GENEVA (9 July 2020) – The UN’s expert on housing rights today called on Brazil to end all evictions during the COVID-19 crisis, after more than 2,000 families were thrown out of their homes. Thousands more are at risk of evictions in cities and in the countryside in São Paulo state.
“Brazil has the duty to urgently protect everyone, especially communities at risk, from the threat of COVID-19, which has affected over a million and a half people in the country and killed over 65,000,” said Balakrishnan Rajagopal, the UN special rapporteur on the right to housing. “Forcefully evicting people from their homes in this situation, regardless of the legal status of their tenancy, is a violation of their human rights.”
Although some courts are suspending eviction orders until the health crisis is over, others continue to issue new orders. Local officials also seem to prioritise repossession of properties owned by large companies and land-owners over the health and safety of vulnerable people.
Evicting people now – without offering them emergency shelter or long-term housing – also conflicts with measures to prevent the spread of the disease, Rajagopal said.
“The Brazilian Ministry of Health has asked people to stay at home if they have symptoms, to thoroughly wash their hands and to keep physical distancing in order to prevent contagion,” he said. “At the same time, hundreds of families have been evicted in the state of São Paulo without any alternative accommodation, making it impossible for them to comply with official recommendations and rendering them at high risk of contagion.”
He also expressed concern that Brazilian President Jair Bolsonaro vetoed an effort by the Brazilian Congress to limit the impact of evictions. Congress has not yet voted on a broader bill that would suspend all judicial or administrative evictions during the pandemic.
“I encourage the legislative and executive powers in Brazil to urgently prioritise the protection of human rights of communities in vulnerable situations,” Rajagopal said.
“The current health crisis requires emergency measures, including an immediate moratorium on all evictions. Solving’s Brazil’s housing crisis, with an estimated shortage of over 7 million housing units, will entail further, more transformative steps, which the country also needs to consider without further delay.”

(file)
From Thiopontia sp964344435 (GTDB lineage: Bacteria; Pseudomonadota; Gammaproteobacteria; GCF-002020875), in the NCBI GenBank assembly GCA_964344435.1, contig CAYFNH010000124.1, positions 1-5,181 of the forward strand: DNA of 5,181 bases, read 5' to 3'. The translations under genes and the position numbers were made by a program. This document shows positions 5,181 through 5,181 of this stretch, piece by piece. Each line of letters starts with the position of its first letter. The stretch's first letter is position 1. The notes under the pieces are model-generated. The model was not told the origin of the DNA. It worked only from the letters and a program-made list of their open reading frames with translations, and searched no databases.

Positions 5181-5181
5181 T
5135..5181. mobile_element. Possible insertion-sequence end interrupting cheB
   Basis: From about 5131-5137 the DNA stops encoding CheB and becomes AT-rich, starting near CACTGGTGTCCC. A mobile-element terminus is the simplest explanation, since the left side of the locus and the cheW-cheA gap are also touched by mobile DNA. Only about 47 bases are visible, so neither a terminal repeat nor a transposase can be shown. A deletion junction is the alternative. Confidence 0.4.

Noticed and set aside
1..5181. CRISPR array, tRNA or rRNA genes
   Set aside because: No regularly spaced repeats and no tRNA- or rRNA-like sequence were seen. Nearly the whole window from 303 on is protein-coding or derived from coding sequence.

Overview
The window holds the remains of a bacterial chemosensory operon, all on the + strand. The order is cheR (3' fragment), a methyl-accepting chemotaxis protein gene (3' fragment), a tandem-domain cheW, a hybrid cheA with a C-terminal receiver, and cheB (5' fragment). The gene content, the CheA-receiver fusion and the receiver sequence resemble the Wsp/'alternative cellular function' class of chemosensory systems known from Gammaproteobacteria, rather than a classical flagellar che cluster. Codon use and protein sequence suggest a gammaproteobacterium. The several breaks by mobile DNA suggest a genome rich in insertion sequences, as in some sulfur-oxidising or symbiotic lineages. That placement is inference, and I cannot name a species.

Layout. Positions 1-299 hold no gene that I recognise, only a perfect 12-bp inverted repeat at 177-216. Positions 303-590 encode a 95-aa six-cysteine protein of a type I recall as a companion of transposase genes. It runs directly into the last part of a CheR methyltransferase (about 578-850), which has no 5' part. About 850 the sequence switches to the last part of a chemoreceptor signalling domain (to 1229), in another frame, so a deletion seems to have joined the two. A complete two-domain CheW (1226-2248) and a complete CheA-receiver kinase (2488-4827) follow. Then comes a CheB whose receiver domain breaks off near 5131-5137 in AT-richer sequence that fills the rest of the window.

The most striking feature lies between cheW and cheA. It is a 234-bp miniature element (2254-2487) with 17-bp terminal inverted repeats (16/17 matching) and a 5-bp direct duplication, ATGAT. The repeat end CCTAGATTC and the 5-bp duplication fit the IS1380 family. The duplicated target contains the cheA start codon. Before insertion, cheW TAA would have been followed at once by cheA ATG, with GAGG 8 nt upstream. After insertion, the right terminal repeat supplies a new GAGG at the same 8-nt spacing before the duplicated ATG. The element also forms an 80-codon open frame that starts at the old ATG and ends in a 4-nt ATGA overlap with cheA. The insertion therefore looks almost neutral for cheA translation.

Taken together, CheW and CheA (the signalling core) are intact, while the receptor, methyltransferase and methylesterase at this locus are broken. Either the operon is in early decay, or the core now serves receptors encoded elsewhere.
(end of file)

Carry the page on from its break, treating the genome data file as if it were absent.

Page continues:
Mr. Balakrishnan Rajagopal (United States) is the
UN Special Rapporteur on adequate housing as a component of the right to an adequate standard of living, and on the right to non-discrimination in this context. He took up his mandate in May 2020. Mr. Rajagopal is a Professor of Law and Development at the Department of Urban Studies and Planning at MIT. He is the founder of the Displacement Research and Action Network at MIT. He has conducted over 20 years of research on social movements and human rights advocacy around the world focusing in particular, on land and property rights, evictions and displacement. He has a law degree from University of Madras, India, a masters degree in law from the American University as well as an interdisciplinary doctorate in law from Harvard Law School. He served as a human rights advisor to the World Commission on Dams, with the UN High Commissioner for Human Rights in Cambodia. He has published numerous books and scholarly articles, including research reports on evictions, displacement, human rights and housing.
The Special Rapporteurs are part of what is known as the
Special Procedures of the Human Rights Council. Special Procedures, the largest body of independent experts in the UN Human Rights system, is the general name of the Council’s independent fact-finding and monitoring mechanisms that address either specific country situations or thematic issues in all parts of the world. Special Procedures experts work on a voluntary basis; they are not UN staff and do not receive a salary for their work. They are independent from any government or organisation and serve in their individual capacity.
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